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Zeta, Earliest 27th Named Storm on Record, Could Hit Gulf Coast as a Hurricane

Zeta, Earliest 27th Named Storm on Record, Could Hit Gulf Coast as a Hurricane
Tropical Storm Zeta could be the fifth storm to hit Louisiana this season. National Hurricane Center

The extremely active 2020 hurricane season has another storm in store for the beleaguered Gulf Coast.

Tropical Storm Zeta, the earliest 27th named storm of any hurricane season, is forecast to strengthen into a hurricane Monday, NBC6 South Florida reported. It will likely remain at or near hurricane strength when it nears the U.S. Gulf Coast Wednesday, according to a 5 a.m. EDT update from the National Hurricane Center (NHC).

"It is unfortunate we face another tropical threat this late in a very active season," Louisiana Gov. John Bel Edwards said in a statement Sunday. "We must roll up our sleeves, like we always do, and prepare for a potential impact to Louisiana."

Louisiana has been especially hard hit during the 2020 hurricane season, CNN reported. Late August's Hurricane Laura was the strongest storm to strike Louisiana since 1856. It killed at least 25 people in Louisiana and Texas and forced thousands to evacuate.

More than 8,000 of these evacuees were still living in shelters when Hurricane Delta arrived six weeks later, flooding roads, downing power lines and killing at least four people in total.

If Zeta does make landfall in Louisiana Wednesday, it will be the fifth to do so this year and it would break the record for the most named storms to hit Louisiana in one season.

The storm could also make landfall along the Florida Panhandle, which was drenched in September by Hurricane Sally, The New York Times reported.

"There's no question there's a lot of hurricane fatigue, but we're still going to have to prepare," NHC meteorologist and spokesman Dennis Feltgen told The New York Times.

Before it menaces the U.S., though, Zeta is forecast to move over or near the Yucatan Peninsula Monday. The government of Mexico's Quintana Roo state is preparing 71 shelters for residents and tourists, NBC6 South Florida reported. The government is still providing aid to people in the Yucatan who were impacted by Hurricane Delta and Tropical Storm Gamma.

2020 is in the running to dethrone 2005 as the most active hurricane season on record. The 2005 season had 28 named storms — 27 that were named as they occurred and one that was discovered after the fact and became an "unnamed named storm," Colorado State University hurricane researcher Phil Klotzbach told NBC6 South Florida.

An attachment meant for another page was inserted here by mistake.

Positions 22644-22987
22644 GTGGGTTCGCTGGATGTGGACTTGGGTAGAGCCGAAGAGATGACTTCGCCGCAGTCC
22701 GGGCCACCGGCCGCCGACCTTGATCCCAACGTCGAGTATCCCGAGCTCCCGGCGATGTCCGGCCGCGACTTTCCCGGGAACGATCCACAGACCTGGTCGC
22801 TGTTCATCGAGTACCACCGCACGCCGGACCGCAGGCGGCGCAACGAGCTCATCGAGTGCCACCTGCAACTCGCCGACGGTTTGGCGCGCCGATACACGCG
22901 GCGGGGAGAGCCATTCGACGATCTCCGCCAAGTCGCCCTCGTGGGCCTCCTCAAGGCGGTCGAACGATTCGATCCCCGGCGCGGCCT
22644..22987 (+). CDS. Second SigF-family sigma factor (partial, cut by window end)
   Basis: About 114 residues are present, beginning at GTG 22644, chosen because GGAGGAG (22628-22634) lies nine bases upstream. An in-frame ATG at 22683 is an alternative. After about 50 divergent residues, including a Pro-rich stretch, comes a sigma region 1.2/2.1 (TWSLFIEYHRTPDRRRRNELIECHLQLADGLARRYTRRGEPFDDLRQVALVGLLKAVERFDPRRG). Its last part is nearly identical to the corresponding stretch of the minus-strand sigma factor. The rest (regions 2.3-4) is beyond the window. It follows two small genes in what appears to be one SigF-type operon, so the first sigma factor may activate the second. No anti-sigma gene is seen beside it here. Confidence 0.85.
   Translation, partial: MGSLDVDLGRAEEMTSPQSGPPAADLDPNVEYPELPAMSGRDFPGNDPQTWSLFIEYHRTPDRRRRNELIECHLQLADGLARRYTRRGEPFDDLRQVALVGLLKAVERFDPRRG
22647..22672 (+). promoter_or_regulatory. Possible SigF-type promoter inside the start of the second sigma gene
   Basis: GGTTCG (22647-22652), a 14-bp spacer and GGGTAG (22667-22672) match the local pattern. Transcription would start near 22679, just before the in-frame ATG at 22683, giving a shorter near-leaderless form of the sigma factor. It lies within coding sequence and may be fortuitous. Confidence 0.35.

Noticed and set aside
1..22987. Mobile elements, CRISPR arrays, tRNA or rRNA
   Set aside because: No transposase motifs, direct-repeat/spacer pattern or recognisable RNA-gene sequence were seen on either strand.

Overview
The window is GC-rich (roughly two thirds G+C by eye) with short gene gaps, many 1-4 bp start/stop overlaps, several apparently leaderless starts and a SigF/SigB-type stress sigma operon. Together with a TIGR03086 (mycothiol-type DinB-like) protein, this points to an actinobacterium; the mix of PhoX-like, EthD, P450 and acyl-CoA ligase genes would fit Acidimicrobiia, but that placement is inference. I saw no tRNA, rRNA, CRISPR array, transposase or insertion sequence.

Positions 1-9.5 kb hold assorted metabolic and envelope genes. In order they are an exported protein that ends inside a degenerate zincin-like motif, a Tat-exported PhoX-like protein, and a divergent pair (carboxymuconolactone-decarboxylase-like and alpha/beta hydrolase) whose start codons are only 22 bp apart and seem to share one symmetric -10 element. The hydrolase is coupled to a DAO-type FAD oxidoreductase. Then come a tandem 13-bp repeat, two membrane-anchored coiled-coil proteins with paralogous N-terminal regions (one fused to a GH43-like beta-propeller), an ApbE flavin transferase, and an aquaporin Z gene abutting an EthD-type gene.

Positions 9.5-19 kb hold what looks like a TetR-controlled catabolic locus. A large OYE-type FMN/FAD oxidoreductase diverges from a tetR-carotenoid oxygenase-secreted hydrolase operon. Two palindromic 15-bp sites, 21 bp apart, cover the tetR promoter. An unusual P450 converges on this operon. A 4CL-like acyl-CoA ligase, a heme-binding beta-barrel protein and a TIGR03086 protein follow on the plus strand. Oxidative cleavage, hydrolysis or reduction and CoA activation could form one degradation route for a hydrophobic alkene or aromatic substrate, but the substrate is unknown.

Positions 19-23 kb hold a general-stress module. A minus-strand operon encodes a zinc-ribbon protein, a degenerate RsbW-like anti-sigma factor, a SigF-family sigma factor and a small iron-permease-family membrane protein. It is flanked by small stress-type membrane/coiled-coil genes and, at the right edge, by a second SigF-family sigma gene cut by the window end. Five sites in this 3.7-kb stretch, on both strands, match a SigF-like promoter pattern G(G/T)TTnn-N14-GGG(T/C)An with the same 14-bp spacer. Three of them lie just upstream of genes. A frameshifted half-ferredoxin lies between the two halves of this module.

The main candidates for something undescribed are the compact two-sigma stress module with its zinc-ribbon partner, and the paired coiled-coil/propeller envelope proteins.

The climate crisis is making hurricanes wetter and more intense. Scientists are not sure how it will impact the total number of storm systems, but the most destructive ones are likely to become more frequent. Hurricanes and tropical storms are fueled in part by warm water, and almost all of the tropical Atlantic Basin has seen higher temperatures than normal this season.

A plume of smoke from wildfires burning in the Angeles National Forest is seen from downtown Los Angeles on Aug. 29, 2009 in Los Angeles, California. Kevork Djansezian / Getty Images

California is bracing for rare January wildfires this week amid damaging Santa Ana winds coupled with unusually hot and dry winter weather.

High winds, gusting up to 80- to 90 miles per hour in some parts of the state, are expected to last through Wednesday evening. Nearly the entire state has been in a drought for months, according to the U.S. Drought Monitor, which, alongside summerlike temperatures, has left vegetation dry and flammable.

Utilities Southern California Edison and PG&E, which serves the central and northern portions of the state, warned it may preemptively shut off power to hundreds of thousands of customers to reduce the risk of electrical fires sparked by trees and branches falling on live power lines. The rare January fire conditions come on the heels of the worst wildfire season ever recorded in California, as climate change exacerbates the factors causing fires to be more frequent and severe.

California is also experiencing the most severe surge of COVID-19 cases since the beginning of the pandemic, with hospitals and ICUs over capacity and a stay-at-home order in place. Wildfire smoke can increase the risk of adverse health effects due to COVID, and evacuations forcing people to crowd into shelters could further spread the virus.

As reported by AccuWeather:

In the atmosphere, air flows from high to low pressure. The setup into Wednesday is like having two giant atmospheric fans working as a team with one pulling and the other pushing the air in the same direction.
Normally, mountains to the north and east of Los Angeles would protect the downtown which sits in a basin. However, with the assistance of the offshore storm, there will be areas of gusty winds even in the L.A. Basin. The winds may get strong enough in parts of the basin to break tree limbs and lead to sporadic power outages and sparks that could ignite fires.
"Typically, Santa Ana winds stay out of downtown Los Angeles and the L.A. Basin, but this time, conditions may set up just right to bring 30- to 40-mph wind gusts even in those typically calm condition areas," said AccuWeather Senior Meteorologist Mike Doll.

For a deeper dive:

AP, LA Times, San Francisco Chronicle, Washington Post, Weather Channel, AccuWeather, New York Times, Slideshow: New York Times; Climate Signals Background: Wildfires, 2020 Western wildfire season

For more climate change and clean energy news, you can follow Climate Nexus on Twitter and Facebook, sign up for daily Hot News, and visit their news site, Nexus Media News.

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